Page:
Subject: Re: Exploring the limits of free software: Cygnus, and GPL
From: Ian Lance Taylor <>
Date: 26 May 1999 10:43:16 -0400

   Date: Wed, 26 May 1999 02:14:08 -0700
   From: John Gilmore <>

   > Sometimes I want to use some feature invented by the free software
   > community, such as extended inline assembler or Linux packet driver
   > sockets or parsing debugging information generated by gcc.  These are
   > things which are best used with documentation along the lines of a
   > standard, such that I can write to a clearly and completely specified
   > interface without needing to examine the implementation which I know
   > will change in the future.
   > These are the sorts of standards which I do not see the free software
   > community writing.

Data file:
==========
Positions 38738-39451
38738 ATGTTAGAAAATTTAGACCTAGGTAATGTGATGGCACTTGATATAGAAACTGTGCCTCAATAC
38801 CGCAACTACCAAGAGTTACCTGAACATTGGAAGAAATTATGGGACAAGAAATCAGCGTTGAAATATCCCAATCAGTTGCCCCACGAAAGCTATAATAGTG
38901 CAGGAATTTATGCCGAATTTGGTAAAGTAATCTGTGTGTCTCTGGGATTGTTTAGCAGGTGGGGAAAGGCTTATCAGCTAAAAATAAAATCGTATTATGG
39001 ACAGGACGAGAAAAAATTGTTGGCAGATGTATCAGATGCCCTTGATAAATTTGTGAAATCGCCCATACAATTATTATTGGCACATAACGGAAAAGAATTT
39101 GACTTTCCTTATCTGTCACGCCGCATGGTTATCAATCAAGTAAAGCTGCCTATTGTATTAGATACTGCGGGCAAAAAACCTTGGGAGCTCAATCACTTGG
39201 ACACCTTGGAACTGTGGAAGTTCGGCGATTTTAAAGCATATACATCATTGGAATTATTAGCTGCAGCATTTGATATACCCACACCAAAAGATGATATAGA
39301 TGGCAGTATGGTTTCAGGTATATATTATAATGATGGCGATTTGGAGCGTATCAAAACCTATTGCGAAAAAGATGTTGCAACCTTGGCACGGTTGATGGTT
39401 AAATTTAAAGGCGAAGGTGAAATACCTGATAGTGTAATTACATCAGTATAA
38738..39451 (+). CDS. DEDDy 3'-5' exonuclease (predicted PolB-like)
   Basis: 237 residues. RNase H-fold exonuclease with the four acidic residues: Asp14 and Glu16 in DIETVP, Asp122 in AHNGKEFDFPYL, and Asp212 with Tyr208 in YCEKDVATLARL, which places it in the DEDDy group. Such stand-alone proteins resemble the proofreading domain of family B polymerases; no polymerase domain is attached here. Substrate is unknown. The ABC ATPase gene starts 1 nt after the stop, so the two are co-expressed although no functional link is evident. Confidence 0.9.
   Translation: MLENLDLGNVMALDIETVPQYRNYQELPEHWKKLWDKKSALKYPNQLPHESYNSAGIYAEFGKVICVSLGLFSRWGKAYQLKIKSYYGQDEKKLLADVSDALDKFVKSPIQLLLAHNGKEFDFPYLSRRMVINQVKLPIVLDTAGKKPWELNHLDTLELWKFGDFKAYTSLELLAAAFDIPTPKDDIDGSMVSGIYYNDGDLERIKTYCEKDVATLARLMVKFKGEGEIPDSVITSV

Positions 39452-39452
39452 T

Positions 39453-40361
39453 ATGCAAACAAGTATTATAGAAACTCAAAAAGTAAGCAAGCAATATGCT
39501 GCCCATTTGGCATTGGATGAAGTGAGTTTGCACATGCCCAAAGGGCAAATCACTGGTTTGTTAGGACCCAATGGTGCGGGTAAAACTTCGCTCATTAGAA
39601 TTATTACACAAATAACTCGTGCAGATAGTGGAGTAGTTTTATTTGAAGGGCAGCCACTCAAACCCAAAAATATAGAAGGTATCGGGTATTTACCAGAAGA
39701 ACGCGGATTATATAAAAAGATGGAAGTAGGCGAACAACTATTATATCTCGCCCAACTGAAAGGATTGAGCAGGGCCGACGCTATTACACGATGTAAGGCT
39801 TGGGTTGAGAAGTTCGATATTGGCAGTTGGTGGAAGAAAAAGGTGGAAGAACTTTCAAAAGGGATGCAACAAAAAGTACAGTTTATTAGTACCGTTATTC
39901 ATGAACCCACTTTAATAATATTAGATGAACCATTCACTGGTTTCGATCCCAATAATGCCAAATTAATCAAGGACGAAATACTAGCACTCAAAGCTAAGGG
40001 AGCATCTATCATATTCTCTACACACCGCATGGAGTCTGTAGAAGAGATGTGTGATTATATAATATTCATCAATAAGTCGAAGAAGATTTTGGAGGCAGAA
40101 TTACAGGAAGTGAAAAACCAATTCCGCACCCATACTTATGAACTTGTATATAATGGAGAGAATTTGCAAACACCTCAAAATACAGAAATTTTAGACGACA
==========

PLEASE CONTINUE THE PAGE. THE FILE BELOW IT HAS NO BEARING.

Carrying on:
While I managed GDB, Julia Menapace wrote "The ``stabs'' debug
   format", a new manual for GNU's most prevalent debugging info format.
   It is distributed with GDB (e.g. gdb-4.18/gdb/doc/stabs.texinfo).  She
   and I largely generated the manual by reverse-engineering, since GCC's
   Stabs implementation itself had been reverse-engineered from the PCC
   compiler's debug symbol table information originally used by
   Berkeley's PDX and DBX debuggers.  Indeed, in many cases we didn't
   know why particular formats or values were there -- but at least we
   documented 'em as best we could, including some bug reports.

   We didn't write a standard, just a manual.

Yes, I've updated that manual quite a bit over the years.

I know of an emulator company who would like their emulator to read
gcc output directly.  Since their emulator presents a debugger-type
interface, that means they need to parse stabs debugging information.
They've tried to use that manual to do this.  Unfortunately, they have
been caught out several times by changes in the debugging information
generated by different versions of gcc.  I've tried to help them
understand why these changes are occurring and how they can adapt.

This is one of the cases that made me aware that gcc debugging
information is specifically not standardized, yet there are good
reasons that it should be.